The Venture Brothers is the funniest thing in the universe. You've probably seen the mathematical demonstration of this proof; I won't repeat it here.
But really, it is an extraordinary show, and not just because it's funny. It's as sad, at times, as it is hilarious, at least to those of us who grew up on the gee-whiz science and adventure of stories produced between the end of World War 2 and the rise of New Wave science fiction. Those stories--Heinlein's juvenile adventures, Johnny Quest--seem as bittersweet now as some romantic 18th century ballad or a late Roman pastoral, because we know what really happened, don't we? When we were kids (even if we weren't twelve in 1955), we read those stories and wondered what the future would hold for us, but there was one prediction that few visionaries made: in the future, kid, you're going to be old.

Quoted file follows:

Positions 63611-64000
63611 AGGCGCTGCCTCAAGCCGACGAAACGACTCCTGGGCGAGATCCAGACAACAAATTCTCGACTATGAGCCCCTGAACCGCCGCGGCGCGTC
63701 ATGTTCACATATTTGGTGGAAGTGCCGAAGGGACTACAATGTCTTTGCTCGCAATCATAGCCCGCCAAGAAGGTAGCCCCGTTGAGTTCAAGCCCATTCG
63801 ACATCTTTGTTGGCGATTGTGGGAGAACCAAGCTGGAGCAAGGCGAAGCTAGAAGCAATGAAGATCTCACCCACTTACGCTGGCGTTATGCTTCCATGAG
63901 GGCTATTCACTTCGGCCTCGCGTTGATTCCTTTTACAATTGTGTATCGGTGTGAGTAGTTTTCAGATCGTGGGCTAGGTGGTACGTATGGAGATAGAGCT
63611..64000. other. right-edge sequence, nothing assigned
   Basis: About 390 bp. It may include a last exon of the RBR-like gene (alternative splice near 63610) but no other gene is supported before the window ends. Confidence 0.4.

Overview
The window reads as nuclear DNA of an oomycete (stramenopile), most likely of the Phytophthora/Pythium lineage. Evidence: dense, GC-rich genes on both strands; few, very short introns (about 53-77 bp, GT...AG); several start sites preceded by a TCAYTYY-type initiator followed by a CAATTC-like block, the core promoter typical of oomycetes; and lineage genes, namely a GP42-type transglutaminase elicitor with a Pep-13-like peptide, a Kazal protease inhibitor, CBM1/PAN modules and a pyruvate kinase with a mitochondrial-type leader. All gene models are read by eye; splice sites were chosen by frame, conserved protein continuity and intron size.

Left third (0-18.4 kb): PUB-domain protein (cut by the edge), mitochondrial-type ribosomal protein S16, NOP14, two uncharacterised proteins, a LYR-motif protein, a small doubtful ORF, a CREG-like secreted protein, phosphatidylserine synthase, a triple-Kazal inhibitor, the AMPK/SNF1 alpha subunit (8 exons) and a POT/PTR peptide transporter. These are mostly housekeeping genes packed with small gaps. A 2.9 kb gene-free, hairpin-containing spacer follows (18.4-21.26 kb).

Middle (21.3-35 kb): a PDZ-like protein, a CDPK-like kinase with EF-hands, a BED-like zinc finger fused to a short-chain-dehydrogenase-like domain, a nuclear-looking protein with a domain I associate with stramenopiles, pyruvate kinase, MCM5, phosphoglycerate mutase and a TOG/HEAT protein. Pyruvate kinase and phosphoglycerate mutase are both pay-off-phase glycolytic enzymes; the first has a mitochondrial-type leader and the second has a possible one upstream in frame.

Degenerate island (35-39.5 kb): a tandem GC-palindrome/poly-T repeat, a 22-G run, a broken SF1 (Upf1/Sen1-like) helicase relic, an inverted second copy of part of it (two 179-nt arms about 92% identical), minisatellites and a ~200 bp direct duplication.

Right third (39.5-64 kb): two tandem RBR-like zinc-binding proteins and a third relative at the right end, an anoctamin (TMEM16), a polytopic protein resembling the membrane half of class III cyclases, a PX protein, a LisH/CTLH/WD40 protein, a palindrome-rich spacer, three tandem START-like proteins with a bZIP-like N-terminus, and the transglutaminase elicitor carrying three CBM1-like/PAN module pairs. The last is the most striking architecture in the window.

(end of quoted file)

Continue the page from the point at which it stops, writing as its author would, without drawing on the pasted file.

And the impact of that dreary truth is partially the result of our current culture of youth, but the fact was always there: if you were twelve in 1955 you'd be on a fixed income in "the future," right? The Venture Brothers, as funny as it is, also has that frightening edge: all these kids around us are dreaming about a future that will have forgotten them by the time they get there; there's no place in "the future" for Rusty Venture, because we didn't get the future we were expecting.
I don't know how long that truth will hold. It seems possible that every generation will get to the future and realize that nothing has changed except now they're old and no one cares about them. But the longer I write, the more I think that that some phenomena (in both science fiction and literature) only come once, and once they're past, stories about them become historical curiosities, rather than living concepts within the genre. Maybe this generation will stay "with it" and progressive, and when we get old we'll have to come up with new stories about the existential ennui about never being able to become irrelevant and unhip like our parents.